Nissan Le Mans

Le Mans 24 Hours will see four gamers entering reality thanks to Nissan

What could possibly be cooler than dominating the virtual world of racing on your console? Racing in real race cars at the world's premier racing event, the Le Mans 24 Hours.

The twenty-four hours of Le Mans. So prestigious and so cool that even Steve McQueen had to star in a movie about it whose title was, simply, the name of the race. Le Mans is a race that every motorsport enthusiast associates with excellence and where only those who are at the pinnacle of their racing capability can hope to achieve a podium finish.

For four boys who played video games about racing cars, took their excellence in virtual reality to a virtual circuit for the win and then went on television to prove that gamer skills can be morphed into real-world racing skills.. the ultimate challenge will be to prove that not only can those skills translate to trophies on the racing circuit, but they can put you behind the wheel of a car in the world's most respected race; Le Mans.

The new Ligier JS P2 will be piloted by veteran Alex Brundle and former gamers Mark Shulzhitskiy and Jann Mardenborough at the upcoming Le Mans 24 Hours in France. They'll be following in the footsteps of gamer-turned-pro Lucas Ordonez, who took a podium finish at Le Mans in 2011 and who will return again this year in Nissan's Garage 56 experimental entry, the ZEOD RC.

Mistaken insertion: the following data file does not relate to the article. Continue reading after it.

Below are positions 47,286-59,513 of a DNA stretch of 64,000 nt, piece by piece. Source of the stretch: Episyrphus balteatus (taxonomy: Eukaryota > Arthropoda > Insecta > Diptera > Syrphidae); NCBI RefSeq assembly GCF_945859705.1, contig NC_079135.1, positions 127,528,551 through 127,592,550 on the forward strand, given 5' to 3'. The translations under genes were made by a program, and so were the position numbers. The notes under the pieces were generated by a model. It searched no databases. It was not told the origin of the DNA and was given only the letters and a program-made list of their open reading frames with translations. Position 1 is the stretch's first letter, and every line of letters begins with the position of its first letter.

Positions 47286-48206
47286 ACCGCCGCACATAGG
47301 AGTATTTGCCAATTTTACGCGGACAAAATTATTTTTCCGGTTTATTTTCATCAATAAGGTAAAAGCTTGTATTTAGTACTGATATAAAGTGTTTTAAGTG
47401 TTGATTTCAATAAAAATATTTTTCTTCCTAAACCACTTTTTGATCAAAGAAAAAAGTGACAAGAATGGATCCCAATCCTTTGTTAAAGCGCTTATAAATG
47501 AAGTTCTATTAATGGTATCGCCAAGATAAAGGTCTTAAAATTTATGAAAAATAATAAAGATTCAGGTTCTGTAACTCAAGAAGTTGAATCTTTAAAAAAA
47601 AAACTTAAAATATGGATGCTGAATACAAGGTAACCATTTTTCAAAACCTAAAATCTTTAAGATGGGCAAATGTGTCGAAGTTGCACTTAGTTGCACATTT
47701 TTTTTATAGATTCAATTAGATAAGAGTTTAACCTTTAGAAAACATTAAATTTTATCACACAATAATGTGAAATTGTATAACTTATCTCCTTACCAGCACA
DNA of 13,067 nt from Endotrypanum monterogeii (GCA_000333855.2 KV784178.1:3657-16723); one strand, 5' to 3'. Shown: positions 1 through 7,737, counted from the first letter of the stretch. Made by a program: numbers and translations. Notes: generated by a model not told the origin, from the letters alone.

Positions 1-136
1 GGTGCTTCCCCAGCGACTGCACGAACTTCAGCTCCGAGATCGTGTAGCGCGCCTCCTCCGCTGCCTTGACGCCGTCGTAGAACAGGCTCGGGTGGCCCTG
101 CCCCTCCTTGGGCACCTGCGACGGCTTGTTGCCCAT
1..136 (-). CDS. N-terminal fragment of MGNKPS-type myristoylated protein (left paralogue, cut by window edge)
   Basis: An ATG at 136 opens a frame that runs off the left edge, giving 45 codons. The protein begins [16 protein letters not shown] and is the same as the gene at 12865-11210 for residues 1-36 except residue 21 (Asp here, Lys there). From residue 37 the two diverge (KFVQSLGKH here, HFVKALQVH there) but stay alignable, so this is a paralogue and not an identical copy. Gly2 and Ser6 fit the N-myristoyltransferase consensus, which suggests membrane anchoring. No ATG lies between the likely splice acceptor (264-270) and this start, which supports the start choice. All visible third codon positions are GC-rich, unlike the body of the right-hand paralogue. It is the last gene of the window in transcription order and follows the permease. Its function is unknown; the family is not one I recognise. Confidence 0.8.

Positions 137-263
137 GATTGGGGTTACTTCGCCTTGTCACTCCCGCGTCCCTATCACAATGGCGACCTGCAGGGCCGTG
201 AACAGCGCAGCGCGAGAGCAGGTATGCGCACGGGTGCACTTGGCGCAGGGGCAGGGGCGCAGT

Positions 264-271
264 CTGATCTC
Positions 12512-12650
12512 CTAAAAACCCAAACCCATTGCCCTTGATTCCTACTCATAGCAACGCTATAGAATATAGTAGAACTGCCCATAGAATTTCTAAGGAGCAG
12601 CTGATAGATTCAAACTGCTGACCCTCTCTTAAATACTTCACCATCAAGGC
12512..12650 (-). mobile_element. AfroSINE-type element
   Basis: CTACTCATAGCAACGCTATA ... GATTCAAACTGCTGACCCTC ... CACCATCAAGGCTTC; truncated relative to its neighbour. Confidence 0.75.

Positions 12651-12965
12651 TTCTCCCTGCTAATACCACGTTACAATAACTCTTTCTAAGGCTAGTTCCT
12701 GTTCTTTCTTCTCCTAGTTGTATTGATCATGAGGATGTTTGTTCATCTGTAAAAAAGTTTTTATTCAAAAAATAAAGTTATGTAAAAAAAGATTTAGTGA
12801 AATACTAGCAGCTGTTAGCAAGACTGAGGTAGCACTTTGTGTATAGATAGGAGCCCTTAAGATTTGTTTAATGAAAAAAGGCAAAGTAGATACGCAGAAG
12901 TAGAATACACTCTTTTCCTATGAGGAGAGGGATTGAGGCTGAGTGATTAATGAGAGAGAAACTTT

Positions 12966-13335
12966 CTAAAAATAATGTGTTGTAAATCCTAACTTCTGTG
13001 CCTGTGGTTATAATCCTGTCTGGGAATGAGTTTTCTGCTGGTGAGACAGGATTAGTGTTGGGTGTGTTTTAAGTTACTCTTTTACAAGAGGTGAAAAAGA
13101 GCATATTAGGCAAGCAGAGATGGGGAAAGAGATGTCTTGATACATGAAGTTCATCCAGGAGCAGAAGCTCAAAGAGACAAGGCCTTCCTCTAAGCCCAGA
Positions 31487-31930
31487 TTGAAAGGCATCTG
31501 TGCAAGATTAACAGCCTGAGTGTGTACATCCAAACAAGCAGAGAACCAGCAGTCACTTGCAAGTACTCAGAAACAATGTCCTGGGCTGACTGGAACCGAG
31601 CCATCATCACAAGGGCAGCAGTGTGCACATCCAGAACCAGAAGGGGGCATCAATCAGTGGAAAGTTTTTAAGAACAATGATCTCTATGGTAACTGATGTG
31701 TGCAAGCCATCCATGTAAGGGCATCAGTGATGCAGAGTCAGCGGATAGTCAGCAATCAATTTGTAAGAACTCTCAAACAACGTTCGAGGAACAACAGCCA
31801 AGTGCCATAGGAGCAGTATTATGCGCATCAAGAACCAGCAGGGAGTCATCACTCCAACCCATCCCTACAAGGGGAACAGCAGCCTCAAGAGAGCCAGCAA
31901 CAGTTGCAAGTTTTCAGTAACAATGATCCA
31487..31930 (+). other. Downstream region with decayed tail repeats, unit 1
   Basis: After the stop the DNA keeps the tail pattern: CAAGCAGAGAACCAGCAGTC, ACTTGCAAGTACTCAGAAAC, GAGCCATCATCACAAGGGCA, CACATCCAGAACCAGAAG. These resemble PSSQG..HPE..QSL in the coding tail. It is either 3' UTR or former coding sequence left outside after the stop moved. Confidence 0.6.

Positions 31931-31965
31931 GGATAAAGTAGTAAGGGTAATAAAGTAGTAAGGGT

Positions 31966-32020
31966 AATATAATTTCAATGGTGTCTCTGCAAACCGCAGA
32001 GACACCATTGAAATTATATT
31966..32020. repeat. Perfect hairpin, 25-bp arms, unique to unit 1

The No. 35 Ligier JS P2 Nissan is running in the highly competitive LM P2 class, which generally dominates the Le Mans commentary. The GT Academy winners will be up against some of the best drivers in the world. For Mardenborough, this is not his first time at Le Mans, having out-qualified his more experienced teammates last year when he made his Le Mans debut.

"Le Mans will always be special to me," said Mardenborough. "I was taken there as a GT Academy finalist in 2011 when Lucas made his debut and then I returned as a racing driver in 2013. Most of my racing is in single-seaters these days and that is teaching me a lot about the craft of being a racing driver. We finished fourth on the road last year but were promoted to the podium after the event. It would be good to go back to Le Mans and leave with a trophy in my hands this time."

For his part, Shulzhitsky ("Shoots") is no stranger to LM P2 racing, having begun his real-world career at the FIA World Endurance Championship in Shanghai last year. He's been with Nissan-sponsored Onroak Automotive since, so the car they're entering at Le Mans, which Shoots and Mardenborough will be driving, is not new to him. Shoots has been one of the Ligier JS P2's primary test drivers.

Meanwhile, test driver and now official racer for the ZEOD RC is the now-veteran racer and former gamer Lucas Ordonez, whose career in going from gamer to racer began the Nissan GT Academy program. He will be joined by fellow gamer Wolfgang Reip and Nissan race driver Satoshi Motoyama in the Garage 56 entry at Le Mans.

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